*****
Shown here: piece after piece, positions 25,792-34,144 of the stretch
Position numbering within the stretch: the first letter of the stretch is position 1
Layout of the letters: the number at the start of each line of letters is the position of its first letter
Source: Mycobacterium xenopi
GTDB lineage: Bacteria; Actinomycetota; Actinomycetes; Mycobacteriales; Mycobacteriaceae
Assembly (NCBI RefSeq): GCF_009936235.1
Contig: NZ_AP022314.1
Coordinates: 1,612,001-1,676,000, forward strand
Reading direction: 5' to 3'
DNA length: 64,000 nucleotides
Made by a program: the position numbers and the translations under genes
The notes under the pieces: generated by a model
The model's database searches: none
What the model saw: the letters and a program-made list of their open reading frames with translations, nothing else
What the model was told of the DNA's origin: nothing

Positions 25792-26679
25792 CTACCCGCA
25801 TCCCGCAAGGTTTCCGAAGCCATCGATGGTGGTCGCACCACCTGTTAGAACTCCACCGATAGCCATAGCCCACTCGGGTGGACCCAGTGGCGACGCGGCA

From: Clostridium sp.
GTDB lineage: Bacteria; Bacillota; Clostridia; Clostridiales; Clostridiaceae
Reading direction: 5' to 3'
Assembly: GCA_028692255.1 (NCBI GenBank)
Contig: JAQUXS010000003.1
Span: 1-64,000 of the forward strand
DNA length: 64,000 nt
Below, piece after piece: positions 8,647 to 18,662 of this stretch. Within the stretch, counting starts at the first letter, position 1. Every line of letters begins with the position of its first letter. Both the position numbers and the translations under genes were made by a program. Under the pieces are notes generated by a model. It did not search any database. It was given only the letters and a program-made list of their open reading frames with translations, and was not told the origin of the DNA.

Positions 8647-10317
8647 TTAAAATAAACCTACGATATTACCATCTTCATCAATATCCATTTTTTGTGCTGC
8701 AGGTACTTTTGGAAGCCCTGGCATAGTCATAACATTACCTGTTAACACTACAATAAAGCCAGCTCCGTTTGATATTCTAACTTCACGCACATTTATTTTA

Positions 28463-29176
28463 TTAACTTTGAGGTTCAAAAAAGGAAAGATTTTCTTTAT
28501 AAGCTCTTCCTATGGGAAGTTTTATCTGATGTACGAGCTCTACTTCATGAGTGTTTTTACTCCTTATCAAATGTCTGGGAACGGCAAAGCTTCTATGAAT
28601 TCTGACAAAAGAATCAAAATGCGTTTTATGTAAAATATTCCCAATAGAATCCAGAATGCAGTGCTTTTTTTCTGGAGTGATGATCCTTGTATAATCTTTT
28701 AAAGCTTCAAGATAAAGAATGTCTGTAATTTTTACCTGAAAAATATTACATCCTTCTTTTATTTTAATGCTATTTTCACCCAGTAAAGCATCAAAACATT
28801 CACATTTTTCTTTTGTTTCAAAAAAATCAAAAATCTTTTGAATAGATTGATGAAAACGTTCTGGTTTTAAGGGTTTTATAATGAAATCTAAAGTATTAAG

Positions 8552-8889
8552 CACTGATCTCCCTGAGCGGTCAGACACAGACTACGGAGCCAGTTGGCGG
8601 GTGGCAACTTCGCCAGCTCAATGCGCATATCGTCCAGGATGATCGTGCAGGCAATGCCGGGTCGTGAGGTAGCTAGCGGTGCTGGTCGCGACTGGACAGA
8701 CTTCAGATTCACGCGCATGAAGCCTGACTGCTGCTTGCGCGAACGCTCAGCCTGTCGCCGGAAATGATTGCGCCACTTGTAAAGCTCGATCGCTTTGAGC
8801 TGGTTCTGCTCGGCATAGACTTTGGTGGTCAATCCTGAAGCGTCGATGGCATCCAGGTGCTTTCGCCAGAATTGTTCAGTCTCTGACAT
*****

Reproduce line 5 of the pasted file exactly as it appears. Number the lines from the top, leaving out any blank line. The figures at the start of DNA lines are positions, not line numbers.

GTDB lineage: Bacteria; Actinomycetota; Actinomycetes; Mycobacteriales; Mycobacteriaceae